Table of Contents
- The Future of Digital Health Solutions: Why they are Important to the Future of Healthcare & How they support better Healthcare outcomes
- Digital health solutions and their implications on healthcare disparities
- How can digital health solutions provide equitable access to quality care?
- What is the role of digital health tools for patients and providers?
- What are the challenges of implementing digital health tools?
- Technical Challenges
- Workflow Challenges
- Organizational Challenges
- Digital Health Solutions can be a Powerful Tool for Expanding Healthcare Equity
Ready to Publish
Ready to Publish
Nov 9, 2022
The Future of Digital Health Solutions: Why they are Important to the Future of Healthcare & How they support better Healthcare outcomes
Digital health solutions have been created to reduce healthcare disparities and provide equitable care for all. It is a new frontier in the healthcare industry. There are many benefits of digital health solutions that can be utilized to create an equitable healthcare system. For example, telemedicine services can help reduce the distance between patients and doctors, providing more convenient care for people who don’t live in urban centers or who don’t have access to high-quality medical care.
Equal access to affordable and efficient healthcare has the ability to improve patient outcomes by enhancing the quality of life, minimizing the need for emergency and late-stage treatments, and reducing early deaths. Digital technology has the potential to make a significant contribution toward efforts to enhance health equality. Rapidly growing technology, on the other hand, has the potential to increase exclusion, introduce unforeseen biases, deepen the digital gap, and continue to leave some people behind.
Healthcare is a human right. Healthcare should not be based on one's socioeconomic status or location. Digital health solutions can help provide equitable access to quality care in under-served areas and populations, by providing information and knowledge that is relevant to their needs.
The digital health industry has the potential to contribute towards this goal. The industry can use technology to provide access to care for people in remote areas, who might not have other options available.
The potential of technology and life sciences businesses that are using digital innovation to address health equality concerns is huge, and the societal economic, financial, and health advantages are significant.
Leading digital health innovators and investors discussed these issues and provided early case studies at the 2021 McKinsey Digital Health Conference on Accelerating Diversity, Equity, and Inclusion in Digital Health. They provide a framework for developing and implementing digital solutions that address health equity gaps focused on those issues and case studies.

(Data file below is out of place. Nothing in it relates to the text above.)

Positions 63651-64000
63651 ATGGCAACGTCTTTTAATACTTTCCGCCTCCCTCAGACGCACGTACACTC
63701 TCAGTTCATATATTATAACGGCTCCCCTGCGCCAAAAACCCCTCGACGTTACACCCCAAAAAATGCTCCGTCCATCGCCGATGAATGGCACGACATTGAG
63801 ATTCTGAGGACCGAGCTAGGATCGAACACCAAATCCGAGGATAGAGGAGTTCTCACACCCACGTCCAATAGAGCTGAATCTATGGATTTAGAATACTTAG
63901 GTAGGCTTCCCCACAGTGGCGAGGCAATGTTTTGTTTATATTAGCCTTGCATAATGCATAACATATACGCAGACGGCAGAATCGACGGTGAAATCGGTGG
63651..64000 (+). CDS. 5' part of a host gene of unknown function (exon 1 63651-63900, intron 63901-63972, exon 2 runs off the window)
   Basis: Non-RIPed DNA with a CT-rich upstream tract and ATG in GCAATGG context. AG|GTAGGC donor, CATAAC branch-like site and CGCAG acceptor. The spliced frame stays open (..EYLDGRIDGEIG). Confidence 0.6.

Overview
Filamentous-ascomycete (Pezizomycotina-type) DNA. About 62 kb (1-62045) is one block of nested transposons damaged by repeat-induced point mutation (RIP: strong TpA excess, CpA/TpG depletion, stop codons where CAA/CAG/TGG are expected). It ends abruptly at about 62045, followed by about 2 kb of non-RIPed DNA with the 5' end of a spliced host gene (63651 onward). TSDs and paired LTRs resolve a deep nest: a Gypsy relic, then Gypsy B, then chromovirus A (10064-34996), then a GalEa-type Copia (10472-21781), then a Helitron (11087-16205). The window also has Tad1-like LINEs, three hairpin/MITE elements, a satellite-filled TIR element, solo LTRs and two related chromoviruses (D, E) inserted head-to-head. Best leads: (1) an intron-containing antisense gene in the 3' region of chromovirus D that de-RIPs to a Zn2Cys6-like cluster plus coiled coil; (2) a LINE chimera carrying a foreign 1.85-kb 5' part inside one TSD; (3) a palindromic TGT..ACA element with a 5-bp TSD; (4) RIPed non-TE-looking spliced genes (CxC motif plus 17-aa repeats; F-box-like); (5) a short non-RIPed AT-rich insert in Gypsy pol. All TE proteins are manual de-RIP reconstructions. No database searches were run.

With the influx of patients in the medical industry, especially in developing countries, healthcare providers are struggling to provide adequate care. Digital health tools can be used to alleviate the pressure on healthcare providers while improving patient care.
Digital health tools have been proven to be useful in many ways. One of them is that they offer a higher quality service than standalone offline solutions are able to provide. The second advantage of these tools is that it is cheaper and easier for patients and providers by enabling them to do tasks remotely without any assistance or supervision.
The third benefit is that it provides a more personalized experience for all stakeholders involved in the patient’s treatment process which improves the efficiency of this whole process, from a hospital stay to discharge.
For digital health to be successful, the tool needs to be intuitive, easy to use, and not require any major changes in the workflow. If the tool requires a lot of user input or if it is difficult to implement, then it will not be useful for companies who want to adopt these tools.
The challenges of implementing digital health tools can be grouped into three major categories: technical challenges, workflow challenges, and organizational challenges.
Many digital tools are designed for personal use. However, there are some that require more technical knowledge to set up and maintain. This makes it difficult for organizations to adopt the tool and have a team member who is able to maintain it.
Workflows are often necessary in order to ensure that data is collected in a timely manner and that patients are able to access their data whenever they need it. Digital health tools often don't work with existing workflows because they don't fit the needs of the organization or they're not compatible with other systems that the organization may be using.
Organizations often have different goals than individuals when it comes to adopting digital health tools. Organizations may need more than just one tool or they may want a tool that will help them achieve their goals in achieving the implementation
Digital Health Solutions have a huge potential to address the inequities in healthcare. They can provide access to care for the underserved population, improve the quality of care, and reduce costs.
It is defined as information and communication technologies that use digital tools and platforms to provide healthcare services and resources. This includes telemedicine, telehealth, e-health, mobile health (mHealth), virtual reality (VR), augmented reality (AR), internet of things (IoT) technology, social media networks for health information sharing, etc.
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